Let’s say your D&D player does the classic thing and makes an absurd proficiency check – then they roll a 20, and even though there isn’t a “natural 20” rule in 5E for proficiency checks, they still expect something big from their absurd plan (seduce the dragon, pick the lock with mage hand, lie to the Inevitable’s face, etc.). So if passing the test equals “progress” rather than “success”, you can just describe how their absurd plan gets them closer to their goal. Similarly, for all of those proficiency checks where failure just means the story stops, if it is “drama” (or “tension” perhaps, or “threat”) instead of “failure” for a failed test, the attempt can be technically successful, moving things ahead, but they are now worse than they were.

Theme Music

Each player chooses a theme song for their character and queue’s it up on their phone. At any time during the session, they can hit play for the song, play a bit of it, and their character automatically succeeds on whatever it is they are doing. Maybe instead of Inspiration, players can gain bonus uses of their theme music during the session. Similarly, the DM can queue up theme songs for any Big Bads they’ll face, and those enable them to use a legendary save ability to choose to save on a failed saving throw, or to resist death for a round after being reduced to 0 hit points, etc.

Big and Small Advantages with Percentile Dice

This is a layer of complexity that one might not choose, but it occurred to me while listening (and enjoying) another How We Roll actual play of Call of Cthulhu 7th Edition. In CoC 7E there is an advantage mechanic, where you roll the 10s digit die more than once and take the worse of the two rolls. I thought that this made sense for big advantages and disadvantages, but for smaller advantages and disadvantages it would make sense to roll the 1s digit die twice and take the better or worse of the two rolls. This gives you an approximately 1 in 10 change of barely making, or barely missing, the roll, and isn’t a big deal, but could be an interesting tweak, maybe for when the player thinks they should have advantage but the Keeper disagrees. “Yes, but…”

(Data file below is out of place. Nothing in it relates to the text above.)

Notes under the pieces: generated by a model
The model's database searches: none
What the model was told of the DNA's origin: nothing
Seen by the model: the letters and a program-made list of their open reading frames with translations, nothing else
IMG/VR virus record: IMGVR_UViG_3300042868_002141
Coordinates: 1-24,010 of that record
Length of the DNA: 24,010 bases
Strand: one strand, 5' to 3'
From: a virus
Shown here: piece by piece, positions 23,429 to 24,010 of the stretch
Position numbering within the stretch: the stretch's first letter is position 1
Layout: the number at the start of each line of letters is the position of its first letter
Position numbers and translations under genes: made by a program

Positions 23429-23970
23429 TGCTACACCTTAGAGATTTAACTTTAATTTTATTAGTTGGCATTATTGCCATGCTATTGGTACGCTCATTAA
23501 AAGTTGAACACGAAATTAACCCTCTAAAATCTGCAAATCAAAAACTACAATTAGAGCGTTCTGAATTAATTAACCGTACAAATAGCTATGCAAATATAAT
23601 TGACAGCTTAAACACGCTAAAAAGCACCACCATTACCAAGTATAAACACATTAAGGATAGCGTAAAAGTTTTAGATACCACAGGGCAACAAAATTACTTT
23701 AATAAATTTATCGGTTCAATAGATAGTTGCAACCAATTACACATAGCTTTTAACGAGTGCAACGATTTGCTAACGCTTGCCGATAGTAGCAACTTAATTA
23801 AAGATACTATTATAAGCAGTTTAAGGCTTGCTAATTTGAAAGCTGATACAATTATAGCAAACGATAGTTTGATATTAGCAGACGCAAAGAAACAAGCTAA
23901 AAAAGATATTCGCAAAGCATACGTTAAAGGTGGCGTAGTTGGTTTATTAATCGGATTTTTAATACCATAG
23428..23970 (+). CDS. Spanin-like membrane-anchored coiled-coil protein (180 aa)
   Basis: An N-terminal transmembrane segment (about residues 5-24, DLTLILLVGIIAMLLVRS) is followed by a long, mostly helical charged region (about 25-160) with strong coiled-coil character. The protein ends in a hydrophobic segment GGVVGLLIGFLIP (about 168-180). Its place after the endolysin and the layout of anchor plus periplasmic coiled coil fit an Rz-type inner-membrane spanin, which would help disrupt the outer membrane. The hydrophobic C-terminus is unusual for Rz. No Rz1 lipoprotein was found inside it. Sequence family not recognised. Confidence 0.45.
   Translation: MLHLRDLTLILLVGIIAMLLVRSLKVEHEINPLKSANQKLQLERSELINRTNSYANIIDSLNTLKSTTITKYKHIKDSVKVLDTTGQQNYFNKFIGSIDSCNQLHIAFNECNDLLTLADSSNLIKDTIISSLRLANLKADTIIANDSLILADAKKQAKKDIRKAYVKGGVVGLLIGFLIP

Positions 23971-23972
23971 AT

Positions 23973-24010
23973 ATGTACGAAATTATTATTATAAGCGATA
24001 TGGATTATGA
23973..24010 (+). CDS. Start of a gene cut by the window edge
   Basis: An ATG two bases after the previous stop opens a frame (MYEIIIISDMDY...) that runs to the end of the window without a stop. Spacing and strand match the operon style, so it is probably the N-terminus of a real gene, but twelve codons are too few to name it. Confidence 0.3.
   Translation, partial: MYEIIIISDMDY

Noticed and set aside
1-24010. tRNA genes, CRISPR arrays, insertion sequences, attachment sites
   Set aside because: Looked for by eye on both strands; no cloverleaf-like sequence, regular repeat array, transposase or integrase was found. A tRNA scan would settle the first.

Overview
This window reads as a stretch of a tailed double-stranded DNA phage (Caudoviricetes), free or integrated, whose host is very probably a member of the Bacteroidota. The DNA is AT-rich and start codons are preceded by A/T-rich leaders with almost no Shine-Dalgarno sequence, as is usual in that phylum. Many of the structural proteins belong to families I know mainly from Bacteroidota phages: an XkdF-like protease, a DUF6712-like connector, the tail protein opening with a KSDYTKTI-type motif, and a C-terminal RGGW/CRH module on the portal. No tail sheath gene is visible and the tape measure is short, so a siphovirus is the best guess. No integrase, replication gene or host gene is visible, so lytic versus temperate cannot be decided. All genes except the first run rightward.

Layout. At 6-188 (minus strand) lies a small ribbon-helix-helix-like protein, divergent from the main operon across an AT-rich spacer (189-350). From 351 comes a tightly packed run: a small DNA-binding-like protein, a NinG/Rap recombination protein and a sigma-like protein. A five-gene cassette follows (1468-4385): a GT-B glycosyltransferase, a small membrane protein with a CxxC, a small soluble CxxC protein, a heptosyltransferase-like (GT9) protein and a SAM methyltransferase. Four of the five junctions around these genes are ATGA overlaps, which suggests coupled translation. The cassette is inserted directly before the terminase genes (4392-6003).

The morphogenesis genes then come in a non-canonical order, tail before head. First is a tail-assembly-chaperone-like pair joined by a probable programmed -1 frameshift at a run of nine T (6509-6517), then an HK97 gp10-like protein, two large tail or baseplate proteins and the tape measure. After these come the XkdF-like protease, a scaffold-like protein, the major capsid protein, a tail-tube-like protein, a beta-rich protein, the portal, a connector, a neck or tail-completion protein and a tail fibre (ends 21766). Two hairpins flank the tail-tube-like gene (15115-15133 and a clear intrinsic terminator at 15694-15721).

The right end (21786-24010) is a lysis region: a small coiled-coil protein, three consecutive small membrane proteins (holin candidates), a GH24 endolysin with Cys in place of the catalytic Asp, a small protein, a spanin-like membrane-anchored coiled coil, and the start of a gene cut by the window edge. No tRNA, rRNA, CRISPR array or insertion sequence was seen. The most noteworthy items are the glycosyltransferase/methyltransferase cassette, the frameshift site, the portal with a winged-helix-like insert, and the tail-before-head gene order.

Percentile Auto-Success

Rolling is not always fun. Games usually have some kind of hand-wavey rule about “only roll when it is interesting” or “only roll when there is danger involved” but even in games where that is spelled out enforcement is sporadic. It occurred to me, in particular in a percentile system, that it could be simpler and also more interesting to give each character a number of auto-successes equal to the tens digit of the applicable skill. So, again looking at Call of Cthulhu, your investigator with a Credit Rating of 57 could just have 5 automatic successes on Credit Rating rolls during the scenario (intended to be more than one session). The downside is that you don’t get any chance to advance when using one of these auto-successes, nor can you get a critical success of any kind. Maybe one could ignore this rule in combat, and of course the Keeper would be able to say that it doesn’t apply in a certain situation (like a Sanity roll, or a situation where the danger of failure is really interesting), but I like it as a rule.

Final Fantasy Action Selector

Remember old school Final Fantasy where you had the action selector when each character’s turn came up? It looked something vaguely like this:

  • Fight / Run
  • Magic
  • Drink
  • Item

I was thinking about something like this for new players. Frequently, players at my table forget all of the various things their character can do when it is their turn, especially at higher levels. What if new players had something like this, printed up by the DM, with their abilities on it? Something for a Druid might look like this:

  • Melee Attack
  • Missile Attack
  • Shapechange

And one for a Rogue more like this:

  • Melee Attack
  • Missile Attack
  • Dash
  • Disengage
  • Hide